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Psychosocial disability and the NDIS

disability ndis mental illness

The National Disability Insurance Scheme (NDIS) has great potential to improve the lives of people with psychosocial disability associated with mental illness.

What is psychosocial disability?

Psychosocial disability is the term used to describe disabilities that may arise from mental health issues. Whilst not everyone who has a mental health issue will experience psychosocial disability, those that do can experience severe effects and social disadvantage.People with a significant disability that is likely to be permanent may qualify for NDIS support.

Psychosocial disability relates to the ‘social consequences of disability’ – the effects on someone’s ability to participate fully in life as result of mental ill-health. Those affected are prevented from engaging in opportunities such as education, training, cultural activities, and achieving their goals and aspirations. Not everyone with a mental illness will have a level of impairment that will result in a psychosocial disability.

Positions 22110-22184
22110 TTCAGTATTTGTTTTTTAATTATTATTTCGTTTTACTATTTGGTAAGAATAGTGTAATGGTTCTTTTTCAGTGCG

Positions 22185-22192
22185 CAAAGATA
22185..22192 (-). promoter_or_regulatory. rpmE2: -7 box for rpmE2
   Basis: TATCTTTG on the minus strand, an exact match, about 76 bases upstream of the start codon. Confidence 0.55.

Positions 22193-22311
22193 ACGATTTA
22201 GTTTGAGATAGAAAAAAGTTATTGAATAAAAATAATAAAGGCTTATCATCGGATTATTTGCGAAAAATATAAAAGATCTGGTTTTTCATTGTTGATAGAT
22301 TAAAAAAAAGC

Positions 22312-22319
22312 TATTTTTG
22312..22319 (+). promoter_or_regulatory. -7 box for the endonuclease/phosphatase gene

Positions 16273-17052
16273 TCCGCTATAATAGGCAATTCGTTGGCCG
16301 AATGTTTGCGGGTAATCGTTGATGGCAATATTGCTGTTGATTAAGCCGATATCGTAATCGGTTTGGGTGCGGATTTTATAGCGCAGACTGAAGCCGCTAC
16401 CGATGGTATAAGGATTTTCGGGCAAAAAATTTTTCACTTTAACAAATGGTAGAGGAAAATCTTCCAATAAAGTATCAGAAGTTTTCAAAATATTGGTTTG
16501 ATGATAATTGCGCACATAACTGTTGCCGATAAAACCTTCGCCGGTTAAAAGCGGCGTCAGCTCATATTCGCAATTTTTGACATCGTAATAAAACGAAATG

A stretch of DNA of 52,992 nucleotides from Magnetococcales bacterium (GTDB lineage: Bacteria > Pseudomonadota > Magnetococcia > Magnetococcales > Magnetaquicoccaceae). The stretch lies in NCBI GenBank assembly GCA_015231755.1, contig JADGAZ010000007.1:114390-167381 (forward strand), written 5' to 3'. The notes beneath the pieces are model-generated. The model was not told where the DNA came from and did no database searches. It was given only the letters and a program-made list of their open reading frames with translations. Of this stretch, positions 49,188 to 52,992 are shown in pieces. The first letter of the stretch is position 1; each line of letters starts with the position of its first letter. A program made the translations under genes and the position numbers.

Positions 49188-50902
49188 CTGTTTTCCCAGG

It’s also important to remember that there is a strong focus on a recovery orientation in mental health, as different levels of mental ill-health are variable and not permanent.

CCNB’s support for people with psychosocial disability

CCNB is a registered NDIS provider of Support Coordination for people with psychosocial disability. We help them get the most out of their NDIS funding by providing coordination of supports. More about our Support Coordination service here.

Kinds of support that the NDIS offers for people with psychosocial disability, their family and carers

The types of supports that the NDIS may fund include:

  • personal care to support an individual in their home or the community
  • supports to assist people with psychosocial disability to enjoy social and community interaction without relying solely on you
  • supports that maintain a carer’s health and wellbeing will be considered. This support may include participation in a support group or a special interest network. In deciding whether to fund or provide a support, the NDIA will take into account of what is reasonable to expect families, carers, informal networks and the community to provide.
  • assistance with tasks of daily living including to help improve a participant’s ability to do things
  • training related to the caring role that may enhance your ability to provide support.

More information about the types of supports for people with mental illness can be found on the NDIS website: Fact Sheet: Supports the NDIS will fund in relation to mental health services

The NDIS Fact Sheet can be viewed here:



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